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While there are some consistent drivers of growth in the self storage industry, there are still differences you'll see from market to market as well.
The drivers of growth in your market may differ in subtle but still-significant ways from other markets.
What are the greatest growth drivers in different regional markets? John Chang of Marcus & Millichap joins us in this Gabfocus Spotlight to talk growth and what drives it in various markets.
Question: "What are some drivers of different growth in different regional markets?"
Check out the video clip below to hear their answers:
In this Gabfocus Session: State of the Industry 2023, John Chang of Marcus & Millichap joined us to discuss the state of the economy and of the self storage industry. He took us on a walk through everything from potential recession to rental trends among millennials.
Check out the full Session to dive deeper!
Let me start with kind of the other end of the spectrum.
Let's look at, say, a Florida or a Texas, where you may have seen over the last five years inventory growth of 20%, 30%, 40%, 35%. Maybe in, say, Tampa, Orlando, or Phoenix, maybe around 35% inventory growth over the last five years. And there's a variety of other markets that are seeing that.
But those are markets where you've seen just tremendous development.
On the other end of the spectrum, you think about building anything, self storage, apartment building, anything in California in general, but specifically, like the Bay Area, that is like a generational process, right?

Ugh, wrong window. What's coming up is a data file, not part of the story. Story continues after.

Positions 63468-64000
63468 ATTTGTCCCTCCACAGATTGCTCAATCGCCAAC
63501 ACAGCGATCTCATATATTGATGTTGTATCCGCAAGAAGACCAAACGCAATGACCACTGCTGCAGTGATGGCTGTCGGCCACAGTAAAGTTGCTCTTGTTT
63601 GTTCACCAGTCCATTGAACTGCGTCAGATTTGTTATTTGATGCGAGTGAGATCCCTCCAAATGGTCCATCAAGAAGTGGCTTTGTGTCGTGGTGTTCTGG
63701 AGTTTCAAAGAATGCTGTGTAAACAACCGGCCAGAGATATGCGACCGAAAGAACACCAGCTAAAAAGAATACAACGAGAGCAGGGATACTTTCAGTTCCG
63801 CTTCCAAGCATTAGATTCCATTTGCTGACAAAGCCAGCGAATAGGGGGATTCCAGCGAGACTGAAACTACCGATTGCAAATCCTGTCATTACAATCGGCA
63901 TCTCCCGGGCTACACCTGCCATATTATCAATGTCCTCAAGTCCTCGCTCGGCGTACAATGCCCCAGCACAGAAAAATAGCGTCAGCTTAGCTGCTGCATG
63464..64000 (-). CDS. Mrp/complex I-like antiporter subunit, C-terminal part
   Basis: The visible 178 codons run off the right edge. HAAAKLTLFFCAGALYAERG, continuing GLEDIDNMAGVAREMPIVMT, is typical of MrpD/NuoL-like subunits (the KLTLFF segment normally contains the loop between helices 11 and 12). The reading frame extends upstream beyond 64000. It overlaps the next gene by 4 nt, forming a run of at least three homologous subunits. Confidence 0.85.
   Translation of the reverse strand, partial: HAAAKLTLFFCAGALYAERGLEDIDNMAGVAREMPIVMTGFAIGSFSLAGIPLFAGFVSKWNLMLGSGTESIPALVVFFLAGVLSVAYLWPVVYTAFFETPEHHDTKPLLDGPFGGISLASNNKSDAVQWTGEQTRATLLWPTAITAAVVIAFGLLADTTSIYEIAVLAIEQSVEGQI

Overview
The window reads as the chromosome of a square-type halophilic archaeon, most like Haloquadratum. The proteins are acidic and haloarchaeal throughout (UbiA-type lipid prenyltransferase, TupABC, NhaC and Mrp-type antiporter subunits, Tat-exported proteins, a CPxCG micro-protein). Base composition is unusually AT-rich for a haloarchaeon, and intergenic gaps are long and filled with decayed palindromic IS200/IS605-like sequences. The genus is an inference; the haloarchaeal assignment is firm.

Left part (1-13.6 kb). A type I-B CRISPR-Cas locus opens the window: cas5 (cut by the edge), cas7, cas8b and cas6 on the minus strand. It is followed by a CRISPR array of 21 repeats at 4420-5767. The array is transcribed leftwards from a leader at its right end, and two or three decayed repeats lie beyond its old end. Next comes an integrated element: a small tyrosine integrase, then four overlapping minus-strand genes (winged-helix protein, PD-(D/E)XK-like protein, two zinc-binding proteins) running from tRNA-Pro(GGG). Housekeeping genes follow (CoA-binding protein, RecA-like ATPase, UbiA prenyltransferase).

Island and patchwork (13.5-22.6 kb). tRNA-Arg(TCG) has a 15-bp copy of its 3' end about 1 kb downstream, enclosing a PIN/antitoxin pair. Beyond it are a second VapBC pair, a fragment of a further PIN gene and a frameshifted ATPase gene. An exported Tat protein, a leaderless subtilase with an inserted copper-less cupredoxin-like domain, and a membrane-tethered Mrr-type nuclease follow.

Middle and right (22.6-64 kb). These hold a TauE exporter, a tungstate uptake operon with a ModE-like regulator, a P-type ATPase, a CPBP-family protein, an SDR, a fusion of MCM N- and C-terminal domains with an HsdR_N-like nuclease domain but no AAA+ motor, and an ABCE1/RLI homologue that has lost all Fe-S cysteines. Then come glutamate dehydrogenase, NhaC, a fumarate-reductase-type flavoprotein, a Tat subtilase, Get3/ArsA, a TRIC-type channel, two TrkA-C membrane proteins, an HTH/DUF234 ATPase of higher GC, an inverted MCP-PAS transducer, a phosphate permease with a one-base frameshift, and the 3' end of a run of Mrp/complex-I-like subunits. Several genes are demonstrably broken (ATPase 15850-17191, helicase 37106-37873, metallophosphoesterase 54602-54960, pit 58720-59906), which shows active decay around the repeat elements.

I could start the process today. Maybe my children can finish it in 30 years. It's not that bad, but it can be a real bear because there's all sorts of studies that have to be done. It's very expensive, and it can be challenged at any point.
And as everybody here on this call knows, people love it when you put a self storage facility up in their neighborhood, it's one of the top things that people want to see.
Right outside there, the entry sign of their neighborhood is a self storage facility. So California is really challenging. And so where we're seeing over five years, 30%, 35% inventory growth, national average, 20% inventory growth over five years. In California, you're looking at 10% inventory growth over that same five years, maybe five in some areas. And so it's very stable operationally.
You don't have to worry about new competitors. In most of those markets, maybe in Sacramento or the Central Valley or the Inland Empire, you get a little bit more. But in core metros of Bay Area, LA, Orange County, San Diego, it tends not to be as much risk.
And so, as a result, your occupancies tend to stay higher.
You don't have new supply risk. Your demand drivers may be good or bad. And quite frankly, in that call, one of the people was saying, hey, I'm losing tenants in the Bay Area. I don't normally do that. What's going on? Is this a tech thing? What's going on?
But San Francisco has got some challenges right now. You got some crime, you have homelessness, you have the tech firms doing layoffs and all that sort of stuff. So that's affecting the demand drivers in the Bay Area, but you don't have to worry about new supply. And that's the other side of the equation, and it's very different. And to a degree, that's true in, say, a Seattle, maybe a Portland, the Northeast, Boston, New York, markets like that tend to be much more difficult to build.
And on the other end of the spectrum, as I started out with, you got a Florida, you got a Texas, you got a Phoenix, Arizona, I think Atlanta, Charlotte, Nashville, you're going to see a lot more development taking place. It's much easier to develop. There's a lot less barriers to entry, and you're going to have a more fluid real estate market, but you're going to have a lot more population coming in, so it's faster moving, I guess, is probably a good way to put it."